Evaluating the food and feeding habits of fish is fundamental in fisheries and conservation biology research. In this study, the diet of exotic Oreochromis niloticus was compared with the 2 most abundant and aquaculture preferred native cichlids of native species in the upper Kabompo River, Zambia. We hypothesized that exotic and native cichlids would show no dietary niche overlap. We analyzed the stomach contents of 114 specimens of the fishes sampled. Fishes were grouped into 3 major feeding groups: microphages, macrophages and carnivores, and omnivores. There was no clear evidence of ontogenetic diet shift of native cichlids, with the exception, which showed ontogenetic diet shifts within the size class. The dietary overlap results indicate interspecific competition between exotic O. niloticus and native O. macrochir, which may have major impacts on food web structure in the upper Kabompo River and may explain population decreases of some native species. Exotic species have become a major threat to many native species and whole ecosystems over the world. Nile tilapia, Oreochromis niloticus, is the most widely distributed exotic fish species in Sub Saharan Africa. In Zambia, it was introduced in the late 1980’s by Department of Fisheries for research and development in aquaculture. However, the introduction of O. niloticus poses a major threat to native fishes as it is known to cause trophic cascades with potential impacts on the entire fish community, particularly in highly diverse regions such as the Northwestern Province of Zambia. Partitioning of resources between coexisting species has been suggested as one of the processes responsible for structuring populations and, consequent, communities. Studies conducted showed that, in contrast to terrestrial organisms which partition resources mainly through habitat segregation, for assemblages of fishes and other aquatic animals trophic separation is more important. Partitioning of food resources is the main factor in the development of fish communities in nearly all aquatic habitats. The degree of trophic adaptability of certain fish species may limit feeding preferences when confronted with environmental changes. Changes in re source availability may influence changes in the as selvage of fish species in a community. For instance, direct competition for food resources between exotic and native species may result in diet shifts and affect native species’ fitness. In certain cases, native species can also be affected indirectly by exotic species. For example, cichlids may influence a trophic cascade by either decreasing or increasing the availability of nutrients such as phosphorus and nitrogen, which may promote plankton blooms and lead to fluctuation in the dissolved oxygen content of water. Furthermore, Nile tilapia in some cases may increase turbidity through sediment suspension. These suspended solids in water have the capacity to reduce macrophyte survival, which may result in a shortening of the trophic pathways of native species. Moreover, studies by other investigators have appropriate and practical approaches to assessing possible impacts of exotic species on native fishes. The use of stomach content analysis (SCA) to infer feeding strategies and habits of native and exotic fish species within a food web is an effective tool in the conservation of native populations. For example, stomach content analysis of Serrasalmus marginatus and S. maculatus in the upper Parana River in Mexico revealed high trophic niche overlap between the species, which both consume fish fragments, detritus and plankton. SCA is useful for understanding the functional role of organisms in a food chain and is an important tool for elucidating trophic differences between is established in the study area, and decreases in populations of native species have been reported. Understanding the dietary preferences of these species may help explain these decreases and clarify how exotic species impact native species. O. niloticus and native species have generally similar feeding behavior, although O. niloticus are assumed to show somewhat more generalist foraging behaviour, feeding on a greater diversity of food items than native species. Thus, we hypothesized that and native species in upper Kabompo River would show no dietary niche overlap with the two major native species. We used SCA to test our hypothesis, the results of which should provide new insight regarding coexistence of species. The study area lies approximately 60 km from the source of the Kabompo River. The water surface area is approximately, with numerous fish landing sites. The study site was chosen because of its frequent fishing activity and high fish diversity. The fishery (covering all the native species caught in this study) is also of economic importance to local communities as a livelihood and a source of brood fish for the Aquaculture Breeding Programmed. A total of 3 species were selected for SCA, based on the most abundant fish species caught in the river according to Eloranta. The fishes caught from five aforementioned distinct habitats at different times of the day. Indices used for diet interpretation included; vacuity index is the quantity of unfilled as number of empty stomachs and the gut fullness (GF) is average number of relatively full stomachs investigated on scale of 0 for empty to 4 for fully distended with food and lastly the diet diversity was evaluated according to Hyslop. The frequency of occurrence method was used to determine the percentage of stomachs containing a particular food item relative to the total number of stomachs containing food. The fish were first grouped into 3 major feeding groups: microphages, macrophages and carnivores, and omnivores, and then later grouped into lower taxonomic or functional categories for quantitative comparisons. Diet categories were chlorophytes, cyanophytes, diatoms, microfauna (zooplankton, insects and protozoa), fish, macrophytes, detritus, and unidentified items. The area occupied by each food item in the stomach of a specimen was transformed into a percentage of each food category. Numerical analysis was not used to categorize broader food items because lumping resource states often in- flates niche overlap values, and broader categories generally represent one or more renewable resources.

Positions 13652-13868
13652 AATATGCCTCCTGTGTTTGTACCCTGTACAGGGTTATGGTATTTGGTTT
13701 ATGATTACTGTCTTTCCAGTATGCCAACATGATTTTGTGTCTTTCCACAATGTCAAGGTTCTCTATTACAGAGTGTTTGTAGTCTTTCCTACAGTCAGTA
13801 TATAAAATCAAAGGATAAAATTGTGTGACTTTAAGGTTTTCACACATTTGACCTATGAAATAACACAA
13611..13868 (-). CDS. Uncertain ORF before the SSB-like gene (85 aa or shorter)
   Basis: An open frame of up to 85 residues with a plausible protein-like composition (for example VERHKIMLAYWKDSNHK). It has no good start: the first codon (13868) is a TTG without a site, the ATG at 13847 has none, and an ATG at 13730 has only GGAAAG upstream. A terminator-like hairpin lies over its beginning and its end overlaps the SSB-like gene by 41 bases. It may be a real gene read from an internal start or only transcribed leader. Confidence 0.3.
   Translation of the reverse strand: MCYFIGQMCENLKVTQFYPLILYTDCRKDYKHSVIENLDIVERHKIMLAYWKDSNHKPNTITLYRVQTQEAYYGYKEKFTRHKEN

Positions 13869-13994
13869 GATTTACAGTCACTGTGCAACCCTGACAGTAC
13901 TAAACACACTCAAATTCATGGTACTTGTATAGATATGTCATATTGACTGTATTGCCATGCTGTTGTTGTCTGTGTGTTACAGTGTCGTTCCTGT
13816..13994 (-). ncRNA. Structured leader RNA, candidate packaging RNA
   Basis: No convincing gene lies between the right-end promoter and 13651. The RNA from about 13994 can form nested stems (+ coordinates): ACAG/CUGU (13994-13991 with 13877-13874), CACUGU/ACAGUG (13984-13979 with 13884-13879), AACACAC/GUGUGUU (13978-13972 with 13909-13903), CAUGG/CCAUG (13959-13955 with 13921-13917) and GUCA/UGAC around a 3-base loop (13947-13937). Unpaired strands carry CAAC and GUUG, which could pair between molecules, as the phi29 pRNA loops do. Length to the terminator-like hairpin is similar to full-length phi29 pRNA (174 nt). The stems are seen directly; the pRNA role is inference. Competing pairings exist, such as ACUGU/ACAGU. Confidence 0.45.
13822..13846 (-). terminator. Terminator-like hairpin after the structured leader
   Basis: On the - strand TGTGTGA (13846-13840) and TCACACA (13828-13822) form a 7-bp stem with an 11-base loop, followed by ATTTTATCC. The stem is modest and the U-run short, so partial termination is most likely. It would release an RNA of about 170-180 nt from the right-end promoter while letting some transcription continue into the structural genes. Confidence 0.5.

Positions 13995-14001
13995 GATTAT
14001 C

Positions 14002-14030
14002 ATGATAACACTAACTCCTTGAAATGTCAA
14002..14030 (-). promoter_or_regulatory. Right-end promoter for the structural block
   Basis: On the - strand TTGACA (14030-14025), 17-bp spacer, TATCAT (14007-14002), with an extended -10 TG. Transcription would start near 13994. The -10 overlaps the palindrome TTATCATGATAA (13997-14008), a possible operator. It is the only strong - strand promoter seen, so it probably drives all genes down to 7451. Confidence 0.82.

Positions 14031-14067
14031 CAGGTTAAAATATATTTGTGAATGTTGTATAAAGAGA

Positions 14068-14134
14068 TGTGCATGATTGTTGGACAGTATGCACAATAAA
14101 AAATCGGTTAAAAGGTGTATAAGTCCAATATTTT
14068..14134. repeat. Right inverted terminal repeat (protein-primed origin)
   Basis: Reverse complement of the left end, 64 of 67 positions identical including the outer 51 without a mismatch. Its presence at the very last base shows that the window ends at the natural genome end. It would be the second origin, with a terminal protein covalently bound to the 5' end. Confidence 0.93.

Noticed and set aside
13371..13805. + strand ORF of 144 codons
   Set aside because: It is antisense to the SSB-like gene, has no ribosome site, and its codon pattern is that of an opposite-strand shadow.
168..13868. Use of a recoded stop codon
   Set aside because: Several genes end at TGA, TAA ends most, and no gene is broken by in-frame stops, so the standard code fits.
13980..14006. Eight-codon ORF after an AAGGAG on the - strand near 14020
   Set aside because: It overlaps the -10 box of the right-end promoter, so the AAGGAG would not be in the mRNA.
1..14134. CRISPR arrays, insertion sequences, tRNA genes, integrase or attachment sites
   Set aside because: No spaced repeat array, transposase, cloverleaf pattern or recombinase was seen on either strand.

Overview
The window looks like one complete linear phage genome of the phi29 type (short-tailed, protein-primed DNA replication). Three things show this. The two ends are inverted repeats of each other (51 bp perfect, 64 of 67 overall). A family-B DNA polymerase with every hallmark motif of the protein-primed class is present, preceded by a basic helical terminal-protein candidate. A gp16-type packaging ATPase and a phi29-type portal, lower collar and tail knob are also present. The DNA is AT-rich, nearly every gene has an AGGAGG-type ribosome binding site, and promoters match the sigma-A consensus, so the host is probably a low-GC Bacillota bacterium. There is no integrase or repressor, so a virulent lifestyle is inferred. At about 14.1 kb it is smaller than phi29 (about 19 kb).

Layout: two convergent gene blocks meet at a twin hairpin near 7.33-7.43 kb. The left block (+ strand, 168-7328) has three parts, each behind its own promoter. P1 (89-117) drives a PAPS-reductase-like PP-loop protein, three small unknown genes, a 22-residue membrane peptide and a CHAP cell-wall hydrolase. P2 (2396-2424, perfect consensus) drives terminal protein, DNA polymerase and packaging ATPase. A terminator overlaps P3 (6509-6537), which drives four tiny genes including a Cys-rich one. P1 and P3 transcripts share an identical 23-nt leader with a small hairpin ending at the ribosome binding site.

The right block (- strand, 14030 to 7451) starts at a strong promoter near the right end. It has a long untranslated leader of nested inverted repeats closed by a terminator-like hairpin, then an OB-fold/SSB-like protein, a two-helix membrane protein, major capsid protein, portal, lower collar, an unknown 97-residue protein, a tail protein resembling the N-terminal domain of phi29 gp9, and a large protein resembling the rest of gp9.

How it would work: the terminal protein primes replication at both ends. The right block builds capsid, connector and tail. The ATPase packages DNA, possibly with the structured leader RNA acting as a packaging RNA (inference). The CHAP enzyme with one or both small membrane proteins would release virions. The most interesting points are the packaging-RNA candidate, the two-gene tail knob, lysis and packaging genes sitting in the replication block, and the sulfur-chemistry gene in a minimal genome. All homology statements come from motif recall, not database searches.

The author declares there is no conflict of interest in publishing this article.